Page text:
Cormier-Denis ran under the now-defunct Parti Indépendantiste (Independence Party), which had come under fire in the past for its close ties to neo-Nazism. In 2011, the now-offline antifascist blog FachoWatch reported that Sébastien Moreau, a member of the white supremacist skinhead gang “Ste-Foy Krew,” had served as the party’s president.
On YouTube, Cormier-Denis stated his view that embracing ethnonationalism is the only way for sovereigntists to secure an independent Québec.
“I myself have gone through the intellectual process of moving from civic patriotism to an ethnonationalist position, simply because it is the only one that makes any sense. If French Canadians become a minority in Québec, forget about sovereignty. It’s done.”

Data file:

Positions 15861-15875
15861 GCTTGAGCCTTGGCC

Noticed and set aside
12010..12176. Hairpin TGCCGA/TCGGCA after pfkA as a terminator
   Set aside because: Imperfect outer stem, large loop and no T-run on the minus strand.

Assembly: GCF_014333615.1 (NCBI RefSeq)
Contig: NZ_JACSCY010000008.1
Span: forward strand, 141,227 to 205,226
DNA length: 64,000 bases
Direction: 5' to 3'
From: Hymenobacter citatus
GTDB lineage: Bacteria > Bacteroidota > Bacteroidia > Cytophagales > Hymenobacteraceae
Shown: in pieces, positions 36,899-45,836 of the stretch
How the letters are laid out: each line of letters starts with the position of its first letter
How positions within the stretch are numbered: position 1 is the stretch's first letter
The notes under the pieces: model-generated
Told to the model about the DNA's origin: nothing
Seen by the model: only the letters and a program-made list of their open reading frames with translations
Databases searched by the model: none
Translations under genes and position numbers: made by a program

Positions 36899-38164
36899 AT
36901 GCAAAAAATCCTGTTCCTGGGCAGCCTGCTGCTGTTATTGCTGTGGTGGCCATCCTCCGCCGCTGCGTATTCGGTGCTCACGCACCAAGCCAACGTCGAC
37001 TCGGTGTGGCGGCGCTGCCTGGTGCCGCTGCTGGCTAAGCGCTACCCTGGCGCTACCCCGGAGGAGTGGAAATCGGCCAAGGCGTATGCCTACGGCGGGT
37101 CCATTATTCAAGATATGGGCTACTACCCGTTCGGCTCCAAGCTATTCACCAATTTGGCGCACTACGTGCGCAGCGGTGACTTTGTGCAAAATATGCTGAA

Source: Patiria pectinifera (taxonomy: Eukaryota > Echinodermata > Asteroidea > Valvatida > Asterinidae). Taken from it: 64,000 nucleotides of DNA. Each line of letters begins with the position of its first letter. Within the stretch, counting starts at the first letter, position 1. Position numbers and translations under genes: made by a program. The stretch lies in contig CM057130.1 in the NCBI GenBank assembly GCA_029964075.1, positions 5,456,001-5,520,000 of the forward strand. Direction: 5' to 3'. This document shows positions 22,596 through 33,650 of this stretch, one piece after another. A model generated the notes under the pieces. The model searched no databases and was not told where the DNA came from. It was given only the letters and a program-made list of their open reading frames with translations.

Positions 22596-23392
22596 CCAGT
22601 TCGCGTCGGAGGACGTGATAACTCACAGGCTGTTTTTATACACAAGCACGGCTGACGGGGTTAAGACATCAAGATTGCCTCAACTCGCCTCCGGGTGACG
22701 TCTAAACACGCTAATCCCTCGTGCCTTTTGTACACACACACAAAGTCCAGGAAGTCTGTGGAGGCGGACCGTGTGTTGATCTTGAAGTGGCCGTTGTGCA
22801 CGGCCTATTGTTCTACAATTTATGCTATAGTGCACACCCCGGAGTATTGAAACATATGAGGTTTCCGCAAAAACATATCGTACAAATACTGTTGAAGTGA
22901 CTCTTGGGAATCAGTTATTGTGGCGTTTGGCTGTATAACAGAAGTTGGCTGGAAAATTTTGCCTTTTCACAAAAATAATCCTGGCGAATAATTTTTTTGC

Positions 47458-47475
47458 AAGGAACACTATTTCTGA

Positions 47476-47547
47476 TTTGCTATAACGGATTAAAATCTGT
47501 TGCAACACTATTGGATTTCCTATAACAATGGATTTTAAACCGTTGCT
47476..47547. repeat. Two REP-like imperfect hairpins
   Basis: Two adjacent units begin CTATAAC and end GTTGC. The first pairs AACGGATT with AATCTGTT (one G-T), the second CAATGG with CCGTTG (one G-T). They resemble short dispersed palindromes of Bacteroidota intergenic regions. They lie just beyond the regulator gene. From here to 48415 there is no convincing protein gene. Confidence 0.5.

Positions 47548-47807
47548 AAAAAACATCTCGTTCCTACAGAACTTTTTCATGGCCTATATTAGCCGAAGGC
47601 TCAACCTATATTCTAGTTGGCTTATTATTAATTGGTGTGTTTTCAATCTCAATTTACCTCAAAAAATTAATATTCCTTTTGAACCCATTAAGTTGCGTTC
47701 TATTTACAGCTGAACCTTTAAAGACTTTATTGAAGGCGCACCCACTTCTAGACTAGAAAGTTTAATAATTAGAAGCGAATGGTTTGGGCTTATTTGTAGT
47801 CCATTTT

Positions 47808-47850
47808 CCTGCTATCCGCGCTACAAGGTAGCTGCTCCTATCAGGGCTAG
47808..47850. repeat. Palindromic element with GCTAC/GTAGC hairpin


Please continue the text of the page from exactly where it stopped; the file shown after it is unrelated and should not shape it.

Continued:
He goes on to specify that the label of “French Canadians” only includes some of Canada’s French-speaking population.
“Immigrants, even francophone ones, Muslims, Haitians, what have you ... They don’t give a damn about sovereignty.”
In the eyes of Nomos-TV and its hosts, “French Canadians” form a distinct race, defined by its culture and language, but also by its skin colour and ethnicity. This race, they believe, faces an existential threat in the Great Replacement -- a conspiracy theory central to the white nationalist ideology according to which the white population of Western countries is being replaced out of existence through immigration.